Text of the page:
As part of our MBCC coverage, we discuss how physicians can improve the patient experience through pain control both during and after breast cancer treatment.
As part of Cancer Network’s coverage of the 32nd Annual Miami Breast Cancer Conference, we spoke with Jacob Hutchins, MD, interim director of pain management and director of perioperative and interventional pain at the University of Minnesota. At this year’s meeting, Dr. Hutchins will be presenting information on how to improve the patient experience through state of the art pain control.
-Interviewed by Leah Lawrence
Cancer Network: Dr. Hutchins, thanks so much for speaking with us today.
Dr. Hutchins: Thank you so much for having me.
Cancer Network: First, provide us with a little background, how might patients with breast cancer experience pain? Is it related to the disease itself or more often to the treatments?
Dr. Hutchins: It is actually related to both, depending on the stage of breast cancer. If it is end-stage breast cancer, they may experience some pain related to the cancer itself. It may be localized at the breast tissue or related to the metastases, a good portion of the metastases are bone metastases in these patients. The treatments also can also cause pain, such as radiation, which can cause scarring to the localized tissue. Chemotherapy is also associated with a neuropathy type of pain in these patients. You may be treating those types of pain in patients as well. In postoperative patients, those patients’ pain is mainly related to the surgery itself.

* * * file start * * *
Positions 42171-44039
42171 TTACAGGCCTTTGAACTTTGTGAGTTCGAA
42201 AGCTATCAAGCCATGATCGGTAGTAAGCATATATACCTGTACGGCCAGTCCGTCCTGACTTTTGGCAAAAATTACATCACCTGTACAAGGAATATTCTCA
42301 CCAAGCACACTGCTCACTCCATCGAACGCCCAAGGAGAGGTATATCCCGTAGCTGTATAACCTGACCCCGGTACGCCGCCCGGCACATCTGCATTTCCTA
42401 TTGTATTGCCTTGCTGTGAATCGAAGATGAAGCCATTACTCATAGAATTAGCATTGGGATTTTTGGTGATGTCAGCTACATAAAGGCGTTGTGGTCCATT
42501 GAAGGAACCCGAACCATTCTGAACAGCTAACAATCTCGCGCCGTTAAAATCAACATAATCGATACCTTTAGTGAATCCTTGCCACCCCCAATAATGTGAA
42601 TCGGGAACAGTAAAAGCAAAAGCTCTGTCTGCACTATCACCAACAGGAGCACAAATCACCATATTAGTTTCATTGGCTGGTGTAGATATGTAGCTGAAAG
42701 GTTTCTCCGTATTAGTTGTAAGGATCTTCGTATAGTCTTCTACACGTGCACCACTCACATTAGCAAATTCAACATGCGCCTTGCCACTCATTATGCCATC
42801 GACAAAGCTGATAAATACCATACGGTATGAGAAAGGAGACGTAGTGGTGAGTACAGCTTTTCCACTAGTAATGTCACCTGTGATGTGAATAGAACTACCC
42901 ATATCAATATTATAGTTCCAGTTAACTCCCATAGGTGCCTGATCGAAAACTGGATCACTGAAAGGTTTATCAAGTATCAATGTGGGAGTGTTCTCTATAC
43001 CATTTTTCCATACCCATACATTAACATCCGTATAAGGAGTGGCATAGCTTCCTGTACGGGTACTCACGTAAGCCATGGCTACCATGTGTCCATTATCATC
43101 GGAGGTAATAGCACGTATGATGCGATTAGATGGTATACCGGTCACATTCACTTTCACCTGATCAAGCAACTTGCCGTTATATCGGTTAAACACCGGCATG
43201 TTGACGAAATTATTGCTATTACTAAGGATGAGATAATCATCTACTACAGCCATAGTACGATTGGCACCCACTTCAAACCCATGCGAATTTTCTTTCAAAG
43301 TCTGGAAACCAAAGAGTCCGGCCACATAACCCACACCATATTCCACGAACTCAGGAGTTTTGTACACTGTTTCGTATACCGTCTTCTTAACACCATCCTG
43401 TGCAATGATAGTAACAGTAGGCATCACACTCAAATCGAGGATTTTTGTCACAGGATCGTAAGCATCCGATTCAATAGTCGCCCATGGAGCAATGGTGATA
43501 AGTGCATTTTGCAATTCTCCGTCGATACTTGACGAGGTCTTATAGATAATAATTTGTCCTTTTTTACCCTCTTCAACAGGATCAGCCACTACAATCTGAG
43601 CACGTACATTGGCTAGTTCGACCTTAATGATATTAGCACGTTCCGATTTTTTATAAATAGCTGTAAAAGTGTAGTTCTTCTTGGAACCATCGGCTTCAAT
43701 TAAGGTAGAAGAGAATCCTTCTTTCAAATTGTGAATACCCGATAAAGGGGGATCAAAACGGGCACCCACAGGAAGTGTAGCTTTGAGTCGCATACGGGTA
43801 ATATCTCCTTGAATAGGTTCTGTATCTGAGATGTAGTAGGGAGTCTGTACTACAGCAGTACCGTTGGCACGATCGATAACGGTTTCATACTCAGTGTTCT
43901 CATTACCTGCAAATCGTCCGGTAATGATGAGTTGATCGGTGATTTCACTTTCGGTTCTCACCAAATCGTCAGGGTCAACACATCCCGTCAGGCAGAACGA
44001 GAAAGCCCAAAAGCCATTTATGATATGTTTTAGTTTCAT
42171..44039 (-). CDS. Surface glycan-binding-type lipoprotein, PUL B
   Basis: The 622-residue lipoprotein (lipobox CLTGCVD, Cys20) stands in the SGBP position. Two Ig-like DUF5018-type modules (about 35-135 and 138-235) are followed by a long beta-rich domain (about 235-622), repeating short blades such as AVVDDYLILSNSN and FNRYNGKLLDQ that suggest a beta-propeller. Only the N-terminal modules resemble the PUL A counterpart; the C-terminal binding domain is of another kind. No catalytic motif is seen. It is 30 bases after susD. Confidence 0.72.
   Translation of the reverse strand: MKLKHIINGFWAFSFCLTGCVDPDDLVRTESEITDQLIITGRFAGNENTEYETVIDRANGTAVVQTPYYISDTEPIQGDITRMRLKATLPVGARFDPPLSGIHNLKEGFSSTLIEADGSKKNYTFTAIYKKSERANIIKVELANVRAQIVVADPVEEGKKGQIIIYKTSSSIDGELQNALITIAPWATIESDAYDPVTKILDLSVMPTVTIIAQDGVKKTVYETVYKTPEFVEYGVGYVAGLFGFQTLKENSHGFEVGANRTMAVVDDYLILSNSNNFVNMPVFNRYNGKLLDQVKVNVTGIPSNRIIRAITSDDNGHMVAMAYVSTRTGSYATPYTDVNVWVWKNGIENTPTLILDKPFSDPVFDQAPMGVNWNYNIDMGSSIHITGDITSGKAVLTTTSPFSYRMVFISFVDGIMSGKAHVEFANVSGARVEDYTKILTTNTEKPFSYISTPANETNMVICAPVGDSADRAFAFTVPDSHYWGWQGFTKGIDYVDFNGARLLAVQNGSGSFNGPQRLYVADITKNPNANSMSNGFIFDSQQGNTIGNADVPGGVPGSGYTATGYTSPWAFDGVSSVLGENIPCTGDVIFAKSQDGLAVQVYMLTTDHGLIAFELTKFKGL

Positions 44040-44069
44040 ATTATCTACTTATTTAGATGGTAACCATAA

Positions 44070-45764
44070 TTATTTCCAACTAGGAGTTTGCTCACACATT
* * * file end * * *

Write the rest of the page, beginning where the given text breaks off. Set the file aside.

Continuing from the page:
Cancer Network: How common is pain among women with breast cancer?
Dr. Hutchins: It is actually quite common. Chronic pain post-surgery is very common in these patients. You will see somewhere between 43% to 65% of patients that have a mastectomy have some sort of chronic pain after surgery and that continues on throughout the next 3 months or the rest of their life. In patients with end-stage breast cancer, it is almost definite that they are going to have some sort of pain dealing with that cancer, whether it is the cancer itself, having localized pain, or metastases to bone, which is quite painful. Even in lower-stage patients, just having surgery puts them at risk for chronic pain and development of pain throughout the rest of their life.
Cancer Network: How then should clinicians be assessing pain in their patients with breast cancer?
Dr. Hutchins: I think it is something that needs to be discussed when patients come in for treatment or are coming in to see their providers: asking how their pain is and making sure that that is one of the focal points of the conversation, because it could be something that is definitely limiting their life. How is it affecting their relationships with other family members, or their friends, or their work, or just how it is affecting their day to day? It is something that needs to be talked about and, especially in patients that have end-stage breast cancer, whether it’s stage III or stage IV, making sure that they get connected with a palliative care physician who has good specialty advise in these situations. Making sure they are connected with them so they can assist with their pain, but also a lot of the other psychosocial aspects that pain brings to patients.